FORT WAYNE, Ind. (WANE) — Much like a fast ride on a scooter, it seems that Veo’s time in Fort Wayne has come to a quick end. The company is being asked to remove scooters by September 4th.
The company started populating the streets of the Summit City with electric scooters in 2019, but now the city is severing its relationship with Veo. The reaction has been mixed among downtown businesses that have seen heavy scooter traffic during the company’s time in Fort Wayne.
“I’ve always talked about it like a two-edged sword, but unfortunately the one side is becoming more and more sharp and the other side is becoming more and more dull,” said Michael Galbraith, President & CEO of Downtown Fort Wayne. “The advantage is becoming less and less of having this scooter program.”
Galbraith told WANE 15 that he was hopeful that the scooters would push business downtown, but as time has gone on, to him it’s apparent that they have to go.
“This experiment and it was a temporary experiment with the city, has run its course,” Galbraith said. “This didn’t work as public transportation, for us, we saw it working more as a fast joy-ride,” Galbraith said.
However, some businesses will miss the service that Veo provides when it is no longer allowed to operate starting Sep. 4.
“They were very valuable for a lot of our staff to get to work, now they are going to have to find alternate methods,” said Peter Shuey, director of operations with Obicai restaurant group.
The group operates several restaurants including Proximo, The Hoppy Gnome, and BakerStreet Steakhouse.
While Shuey sees some of the reasons behind the change, ultimately he thinks that the residual business they brought in, and the young crowd that the scooters facilitated, were worth it.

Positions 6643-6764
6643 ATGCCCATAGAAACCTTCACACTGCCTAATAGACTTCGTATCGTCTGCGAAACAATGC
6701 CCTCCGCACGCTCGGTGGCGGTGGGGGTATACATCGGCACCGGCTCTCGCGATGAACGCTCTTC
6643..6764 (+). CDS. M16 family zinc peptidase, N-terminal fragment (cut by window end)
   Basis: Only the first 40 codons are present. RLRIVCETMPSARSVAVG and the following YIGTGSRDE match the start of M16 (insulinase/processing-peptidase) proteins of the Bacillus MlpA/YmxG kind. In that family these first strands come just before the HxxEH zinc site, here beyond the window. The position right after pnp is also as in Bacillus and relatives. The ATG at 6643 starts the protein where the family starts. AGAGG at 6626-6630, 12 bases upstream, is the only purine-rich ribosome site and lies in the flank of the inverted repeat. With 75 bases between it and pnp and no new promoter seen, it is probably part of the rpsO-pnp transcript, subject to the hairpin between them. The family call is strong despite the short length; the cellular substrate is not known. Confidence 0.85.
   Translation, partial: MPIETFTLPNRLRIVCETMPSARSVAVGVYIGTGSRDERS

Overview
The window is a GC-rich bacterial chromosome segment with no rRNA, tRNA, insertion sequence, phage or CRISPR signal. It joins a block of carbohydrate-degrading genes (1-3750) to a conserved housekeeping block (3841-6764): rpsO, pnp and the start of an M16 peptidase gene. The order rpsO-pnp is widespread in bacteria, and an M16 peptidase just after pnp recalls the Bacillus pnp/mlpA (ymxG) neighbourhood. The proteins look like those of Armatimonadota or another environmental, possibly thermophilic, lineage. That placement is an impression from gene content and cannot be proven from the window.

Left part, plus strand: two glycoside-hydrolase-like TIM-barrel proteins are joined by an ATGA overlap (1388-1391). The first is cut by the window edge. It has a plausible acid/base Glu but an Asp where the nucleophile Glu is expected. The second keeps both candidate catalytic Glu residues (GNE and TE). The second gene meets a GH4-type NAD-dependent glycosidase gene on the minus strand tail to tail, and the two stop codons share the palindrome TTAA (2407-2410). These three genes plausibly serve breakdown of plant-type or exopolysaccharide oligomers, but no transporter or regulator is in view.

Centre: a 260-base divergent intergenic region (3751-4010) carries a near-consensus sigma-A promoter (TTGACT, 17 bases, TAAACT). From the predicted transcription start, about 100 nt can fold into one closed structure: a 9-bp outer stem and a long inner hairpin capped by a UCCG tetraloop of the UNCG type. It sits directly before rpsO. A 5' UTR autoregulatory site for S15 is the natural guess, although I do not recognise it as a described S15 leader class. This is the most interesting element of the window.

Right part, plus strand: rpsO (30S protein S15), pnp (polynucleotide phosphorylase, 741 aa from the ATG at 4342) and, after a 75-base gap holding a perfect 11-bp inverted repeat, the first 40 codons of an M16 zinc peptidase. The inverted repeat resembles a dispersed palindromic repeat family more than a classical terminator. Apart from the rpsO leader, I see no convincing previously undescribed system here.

“You can definitely look at it from both sides,” Shuey said. “Yeah it’ll help some of the clutter, but at the end of the day, it will probably hurt a little bit of the business than what we had to clean up.”
Just around the corner from The Hoppy Gnome, managers at 816 Pint & Slice will also miss the scooters.
“Definitely it will create less traffic,” said Zack Hinton, general manager at 816 Pint & Slice. “If you have issues with clutter, those are things that can be fixed with communication.”
Hinton didn’t project the scooters leaving to be a huge loss, but a small one nonetheless.
Hinton also said that he knows people who commute to work using scooters, and he would like to see the city invest in additional methods of public transportation to increase downtown business. Veo is trying to fight the decision made by the City of Fort Wayne.
They claim that they weren’t given a notice about the cancellation, and a page on their website, “Act now: Keep Scooters in Fort Wayne,” is encouraging residents to email Fort Wayne City Council or reach out to the City of Fort Wayne on social media. The page also notes why Veo thinks its services should remain in Fort Wayne.